To start at the beginning, click this link.


The First Trimester,
Part 4:
The News

African Clawed Frog, commonly used for pregnancy tests in the 1950s. Photo by Brian Gratwicke – Flickr: Xenopus laevis, CC BY 2.0

It was bizarre. She peed in a cup. Her doctor then injected her urine into a frog. The frog subsequently laid some eggs. And that’s how my mother’s doctor figured out she was pregnant. Because that’s how pregnancy tests were done back in the 1950s.

I could see all of that crazy stuff going on, from my perch on Saturn’s rings. But I zipped back down for her follow-up visit. I was getting into this drama and wanted a closer view. My mother had set this whole soap opera up, sabotaging the condom to get pregnant on purpose. And now she got her wish.

Her fake look of surprise was laughable. And her protestation was one for the Dissimulation Hall of Fame. “But doctor, my husband used a rubber! How could I possibly have become pregnant?”

Her doctor explained that condoms aren’t 100% effective, and that this wouldn’t be the first time this form of birth control failed. “It happens all the time.” he claimed. Ah, so now she had some ammunition when facing her perplexed and possibly suspicious husband.

The doctor asked her when her last period had occurred. It was June 21st. And so he set that as the start date of her pregnancy, and calculated the expected birth at 40 weeks later, or March 28th.

March 28th. The day I would embark upon my journey through human life. A day to dread. A day I hoped would never come.

Mom had to do some quick thinking. She hadn’t really expected her plan to work, but against all odds it bore fruit. I was the fruit. Forbidden fruit. And now she had to figure out some way to present this fruit to Dad, and get him to accept it.

After about an hour of cogitation, she realized it was obvious. She’d just blame this forbidden fruit on the serpent. The one-eyed serpent that was SO BIG it must have busted the condom open. Yeah, that’s it, she grinned. Stroke his ego while making him feel responsible.

His 27th birthday was coming up in just a few days. So she decided to keep me a secret and break the news to him on that day, when he’d be in the best mood to receive it.

She promised him a taco dinner (his favorite). She promised him beer. And she promised him a “very special surprise” after the kids would be in bed. And he was looking forward to all this great stuff. He was even warming back up to her and rethinking his plan to leave her. And when his mistress called him at work to wish him a happy birthday, he didn’t encourage much conversation. He cut the call a little short. And after he clocked out, he rushed home to his promising wife.

The tacos were so flavorful, he practically inhaled them. The beer flowed down his throat like a springtime freshet. And then he hastily excused himself to take a shower.

Soon his 6-year-old daughter, 5-year-old daughter, 3-year-old daughter, and 2-year old son were tucked into their beds and nodding off. It was time for that very special surprise. He tossed his bathrobe into a corner, flounced onto the bed, and reclined in an erect manner, anticipating the completion of my mom’s shower.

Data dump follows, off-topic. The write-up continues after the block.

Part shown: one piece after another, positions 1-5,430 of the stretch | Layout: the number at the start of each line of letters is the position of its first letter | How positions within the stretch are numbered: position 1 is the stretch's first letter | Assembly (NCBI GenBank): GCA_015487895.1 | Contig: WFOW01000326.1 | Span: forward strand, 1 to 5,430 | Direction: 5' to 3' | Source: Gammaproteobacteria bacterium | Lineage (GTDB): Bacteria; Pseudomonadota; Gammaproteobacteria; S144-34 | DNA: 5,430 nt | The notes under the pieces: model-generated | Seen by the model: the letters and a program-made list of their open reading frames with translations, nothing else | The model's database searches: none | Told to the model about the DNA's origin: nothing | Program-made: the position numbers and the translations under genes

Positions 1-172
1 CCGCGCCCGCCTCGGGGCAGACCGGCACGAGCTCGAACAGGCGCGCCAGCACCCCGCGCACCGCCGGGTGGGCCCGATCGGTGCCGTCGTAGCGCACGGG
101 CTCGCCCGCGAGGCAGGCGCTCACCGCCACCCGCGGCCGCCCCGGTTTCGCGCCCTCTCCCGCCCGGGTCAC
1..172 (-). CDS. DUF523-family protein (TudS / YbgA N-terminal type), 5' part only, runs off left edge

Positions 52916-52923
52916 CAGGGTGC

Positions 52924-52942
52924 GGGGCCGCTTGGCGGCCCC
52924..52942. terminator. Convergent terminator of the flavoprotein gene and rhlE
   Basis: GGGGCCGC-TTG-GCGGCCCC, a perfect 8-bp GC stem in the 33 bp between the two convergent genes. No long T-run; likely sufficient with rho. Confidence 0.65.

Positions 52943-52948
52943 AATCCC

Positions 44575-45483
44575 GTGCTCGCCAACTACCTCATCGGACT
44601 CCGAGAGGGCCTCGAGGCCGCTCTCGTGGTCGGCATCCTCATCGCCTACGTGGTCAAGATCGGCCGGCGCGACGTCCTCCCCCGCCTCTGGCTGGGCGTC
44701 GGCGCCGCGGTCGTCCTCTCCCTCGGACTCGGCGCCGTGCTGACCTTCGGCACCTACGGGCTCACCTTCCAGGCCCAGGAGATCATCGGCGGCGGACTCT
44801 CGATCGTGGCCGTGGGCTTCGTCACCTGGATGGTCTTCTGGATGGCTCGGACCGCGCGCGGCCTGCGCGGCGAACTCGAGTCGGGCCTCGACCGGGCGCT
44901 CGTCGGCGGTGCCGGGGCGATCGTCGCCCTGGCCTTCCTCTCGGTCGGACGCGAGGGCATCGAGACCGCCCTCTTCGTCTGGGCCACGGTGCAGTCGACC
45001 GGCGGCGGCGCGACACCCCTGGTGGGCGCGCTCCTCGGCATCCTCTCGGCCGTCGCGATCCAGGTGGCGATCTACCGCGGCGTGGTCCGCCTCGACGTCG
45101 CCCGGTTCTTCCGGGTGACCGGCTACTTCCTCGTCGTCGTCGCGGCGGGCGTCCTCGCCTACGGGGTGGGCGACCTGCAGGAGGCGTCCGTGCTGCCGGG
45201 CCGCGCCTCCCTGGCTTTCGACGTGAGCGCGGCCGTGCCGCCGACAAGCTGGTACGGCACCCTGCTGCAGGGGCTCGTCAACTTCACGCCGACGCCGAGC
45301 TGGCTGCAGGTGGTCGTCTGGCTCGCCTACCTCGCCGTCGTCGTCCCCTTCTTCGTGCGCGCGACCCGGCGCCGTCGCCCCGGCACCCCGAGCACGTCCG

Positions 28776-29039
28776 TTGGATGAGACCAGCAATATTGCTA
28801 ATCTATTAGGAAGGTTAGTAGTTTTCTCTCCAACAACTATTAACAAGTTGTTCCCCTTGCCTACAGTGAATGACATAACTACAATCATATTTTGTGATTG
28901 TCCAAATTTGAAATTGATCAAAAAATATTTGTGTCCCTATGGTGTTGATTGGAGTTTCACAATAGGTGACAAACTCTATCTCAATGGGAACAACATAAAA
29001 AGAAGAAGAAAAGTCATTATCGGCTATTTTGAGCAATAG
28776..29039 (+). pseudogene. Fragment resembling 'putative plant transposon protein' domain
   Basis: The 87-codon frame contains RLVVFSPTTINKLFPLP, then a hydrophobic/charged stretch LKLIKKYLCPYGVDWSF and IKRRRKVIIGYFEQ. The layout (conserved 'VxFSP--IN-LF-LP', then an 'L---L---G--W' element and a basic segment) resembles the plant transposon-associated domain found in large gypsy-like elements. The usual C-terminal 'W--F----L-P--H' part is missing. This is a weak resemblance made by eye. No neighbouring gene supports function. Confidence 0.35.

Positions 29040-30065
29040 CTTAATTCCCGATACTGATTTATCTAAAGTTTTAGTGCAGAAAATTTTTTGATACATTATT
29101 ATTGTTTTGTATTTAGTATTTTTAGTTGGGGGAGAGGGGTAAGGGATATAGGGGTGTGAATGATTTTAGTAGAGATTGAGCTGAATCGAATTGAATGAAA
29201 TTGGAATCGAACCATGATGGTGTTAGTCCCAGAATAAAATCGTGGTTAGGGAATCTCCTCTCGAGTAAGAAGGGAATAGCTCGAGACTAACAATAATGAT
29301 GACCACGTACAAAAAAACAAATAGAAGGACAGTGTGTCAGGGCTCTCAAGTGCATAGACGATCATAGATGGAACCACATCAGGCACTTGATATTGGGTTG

The birthday boy in his birthday suit grinned like a wolf at my mother when she entered the bedroom. She nervously smiled. Seemed a little bashful. Which was kind of strange. And she kept her bathrobe on.

She sat at the foot of the bed and anxiously surveyed his body. She took a deep breath. “Orin,” she brightened up, “I have some very special news for you.”

Orin, my dad, creased his brow. He’d hoped the special surprise would be oral sex. Now he suspected it was more like oral words. “Okaaay,” says he, wary about any kind of surprise news.

“Orin,” my mom widened her eyes and grinned as widely as possible, “you’re going to be a daddy again!”

My dad was guzzling some beer when he heard this, and choked. A paroxysm of coughing ensued. His full staff went to half staff, then toppled over completely and shriveled up. He dropped the can of beer, then reached blindly for it. Finally found it on the soaked bed covers with about four fluid ounces remaining. A few swallows later, tears streaming down his face, he finally regained control of his epiglottis and recovered from his apnea.

He impaled her with murderous eyes. “WHAT did you say?”

“I’m pregnant,” Mom blurted out. “and you’re going to be a daddy again, next spring. Happy birthday!”

He lay there silent for a full minute, and just glared at her. Finally, “How could this be? I’ve been using rubbers!” he pleaded with her, as if she were some sort of arbiter of this fate.

My mom went to her well-rehearsed lines. “I asked the doctor the same thing. Know what he said? He said this sort of thing can happen with big men. Sometimes a man is so big the rubber breaks.” She reached over and stroked his now-tiny todger. “And you ARE very big. I’ve always had a hard time making room for this thing.”

The birthday boy lowered his eyes and silently mused over the news. He cursed his huge tallywhacker. All that thing had ever done was get him into trouble. And now, yet another kid. And from a woman he wasn’t sure he loved anymore.